Photoautotrophic Micropropagation: Importance of Controlled Environment in Plant Tissue Culture

Chieri Kubota

Research output: Contribution to journalArticlepeer-review

8 Scopus citations


Micropropagation is a method to produce genetically identical plantlets by using tissue culture techniques. Photoautotrophic micropropagation refers to micropropagation with no exogenous organic components (sugar, vitamins, etc.) added to the medium, and it has been developed along with the development of techniques of in vitro environmental control. CO2 concentration, photosynthetic photon flux, relative humidity, and air speed in the vessel are some of the most important environmental factors affecting plantlet growth and development; controlling these factors requires knowledge and techniques of greenhouse and horticultural engineering as well as the knowledge of physiology of in vitro plantlets. Photoautotrophic micropropagation has many advantages with respect to improvement of plantlet physiology (biological aspect) and operation/management in the production process (engineering aspect), and it results in reduction of production costs and improvement in quality of plantlets.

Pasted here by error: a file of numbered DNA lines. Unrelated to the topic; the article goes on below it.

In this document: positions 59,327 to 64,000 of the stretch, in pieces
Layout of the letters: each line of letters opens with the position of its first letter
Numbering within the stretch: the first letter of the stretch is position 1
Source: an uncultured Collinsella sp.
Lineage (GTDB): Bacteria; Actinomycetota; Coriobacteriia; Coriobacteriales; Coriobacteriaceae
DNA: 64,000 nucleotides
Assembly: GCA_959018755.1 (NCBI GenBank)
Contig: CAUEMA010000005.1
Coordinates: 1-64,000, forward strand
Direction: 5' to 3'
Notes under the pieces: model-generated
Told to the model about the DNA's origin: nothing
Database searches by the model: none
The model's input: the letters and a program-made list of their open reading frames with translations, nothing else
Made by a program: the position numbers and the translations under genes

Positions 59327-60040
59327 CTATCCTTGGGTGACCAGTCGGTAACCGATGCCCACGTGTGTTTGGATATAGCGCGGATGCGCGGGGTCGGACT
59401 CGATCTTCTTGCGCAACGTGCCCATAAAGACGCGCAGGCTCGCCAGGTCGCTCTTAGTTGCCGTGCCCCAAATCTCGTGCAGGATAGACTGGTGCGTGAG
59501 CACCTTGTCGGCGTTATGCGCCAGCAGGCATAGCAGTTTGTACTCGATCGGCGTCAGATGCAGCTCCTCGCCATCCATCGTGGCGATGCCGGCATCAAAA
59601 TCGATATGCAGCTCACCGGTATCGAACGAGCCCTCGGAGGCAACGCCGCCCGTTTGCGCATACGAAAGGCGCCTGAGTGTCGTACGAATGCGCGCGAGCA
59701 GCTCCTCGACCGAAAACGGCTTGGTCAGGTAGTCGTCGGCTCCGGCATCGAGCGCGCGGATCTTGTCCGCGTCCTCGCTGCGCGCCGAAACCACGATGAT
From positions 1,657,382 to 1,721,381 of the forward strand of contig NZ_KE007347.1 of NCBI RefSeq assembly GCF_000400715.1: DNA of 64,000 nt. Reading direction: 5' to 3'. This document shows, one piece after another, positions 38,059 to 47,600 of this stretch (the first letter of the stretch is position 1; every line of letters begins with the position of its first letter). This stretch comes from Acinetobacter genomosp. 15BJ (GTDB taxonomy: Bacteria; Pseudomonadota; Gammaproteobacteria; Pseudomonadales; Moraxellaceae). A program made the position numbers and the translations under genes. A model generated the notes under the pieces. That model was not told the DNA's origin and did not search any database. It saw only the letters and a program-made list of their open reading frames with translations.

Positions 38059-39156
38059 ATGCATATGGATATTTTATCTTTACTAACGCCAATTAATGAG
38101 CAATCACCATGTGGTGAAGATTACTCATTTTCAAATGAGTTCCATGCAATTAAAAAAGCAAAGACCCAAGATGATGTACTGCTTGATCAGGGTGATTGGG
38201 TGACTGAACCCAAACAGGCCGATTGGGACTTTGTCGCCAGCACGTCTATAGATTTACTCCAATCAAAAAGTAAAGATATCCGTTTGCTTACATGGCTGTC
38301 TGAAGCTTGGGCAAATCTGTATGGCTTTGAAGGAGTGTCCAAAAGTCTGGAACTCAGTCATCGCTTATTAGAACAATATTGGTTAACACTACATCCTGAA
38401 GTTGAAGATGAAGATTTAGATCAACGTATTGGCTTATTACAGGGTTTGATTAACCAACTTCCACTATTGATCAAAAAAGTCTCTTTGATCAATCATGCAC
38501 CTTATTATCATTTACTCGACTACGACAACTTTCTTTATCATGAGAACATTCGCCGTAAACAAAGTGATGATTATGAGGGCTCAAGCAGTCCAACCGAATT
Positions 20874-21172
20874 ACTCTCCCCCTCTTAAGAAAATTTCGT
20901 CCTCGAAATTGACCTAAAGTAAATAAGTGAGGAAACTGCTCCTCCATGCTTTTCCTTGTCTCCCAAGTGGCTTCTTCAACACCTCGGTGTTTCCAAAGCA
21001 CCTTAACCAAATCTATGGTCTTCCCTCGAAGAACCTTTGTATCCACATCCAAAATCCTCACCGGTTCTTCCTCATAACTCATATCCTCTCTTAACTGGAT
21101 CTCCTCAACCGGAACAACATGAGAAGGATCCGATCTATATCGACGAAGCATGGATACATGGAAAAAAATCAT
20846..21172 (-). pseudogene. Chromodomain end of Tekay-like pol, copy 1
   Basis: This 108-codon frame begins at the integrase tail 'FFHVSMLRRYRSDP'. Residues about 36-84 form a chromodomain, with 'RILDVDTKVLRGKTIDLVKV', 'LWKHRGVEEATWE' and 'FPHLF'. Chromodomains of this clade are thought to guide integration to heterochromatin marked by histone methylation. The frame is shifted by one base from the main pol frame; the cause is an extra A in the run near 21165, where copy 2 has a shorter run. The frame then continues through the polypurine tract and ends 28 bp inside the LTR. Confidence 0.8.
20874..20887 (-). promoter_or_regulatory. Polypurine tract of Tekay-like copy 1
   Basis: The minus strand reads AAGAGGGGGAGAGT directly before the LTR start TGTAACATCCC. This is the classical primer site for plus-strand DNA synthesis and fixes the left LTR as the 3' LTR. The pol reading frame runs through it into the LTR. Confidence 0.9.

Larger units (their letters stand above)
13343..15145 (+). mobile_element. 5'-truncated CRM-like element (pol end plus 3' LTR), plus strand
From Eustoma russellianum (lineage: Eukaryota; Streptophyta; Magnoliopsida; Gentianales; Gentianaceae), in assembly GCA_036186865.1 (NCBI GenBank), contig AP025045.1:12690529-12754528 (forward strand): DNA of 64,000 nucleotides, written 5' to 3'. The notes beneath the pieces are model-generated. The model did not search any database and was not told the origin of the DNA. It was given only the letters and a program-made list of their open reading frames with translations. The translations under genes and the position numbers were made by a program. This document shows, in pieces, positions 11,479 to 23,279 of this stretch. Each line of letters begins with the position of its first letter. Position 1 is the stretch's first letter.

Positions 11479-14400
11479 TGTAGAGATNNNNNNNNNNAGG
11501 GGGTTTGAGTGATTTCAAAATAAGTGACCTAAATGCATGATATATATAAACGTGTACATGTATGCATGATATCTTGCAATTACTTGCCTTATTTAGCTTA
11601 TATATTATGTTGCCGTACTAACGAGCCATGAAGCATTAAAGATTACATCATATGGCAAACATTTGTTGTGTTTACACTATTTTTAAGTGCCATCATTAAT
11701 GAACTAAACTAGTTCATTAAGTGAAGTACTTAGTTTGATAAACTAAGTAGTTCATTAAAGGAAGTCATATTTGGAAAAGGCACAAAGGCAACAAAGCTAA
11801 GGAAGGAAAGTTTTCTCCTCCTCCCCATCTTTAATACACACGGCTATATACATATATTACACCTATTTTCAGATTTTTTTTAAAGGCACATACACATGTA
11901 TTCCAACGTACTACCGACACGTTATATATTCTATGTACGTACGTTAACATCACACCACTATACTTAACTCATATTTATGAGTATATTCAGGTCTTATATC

Original languageEnglish (US)
Pages (from-to)609-613
Number of pages5
JournalInternational Plant Propagators' Society. Combined Proceedings of Annual Meetings
StatePublished - 2002

ASJC Scopus subject areas

  • Food Science


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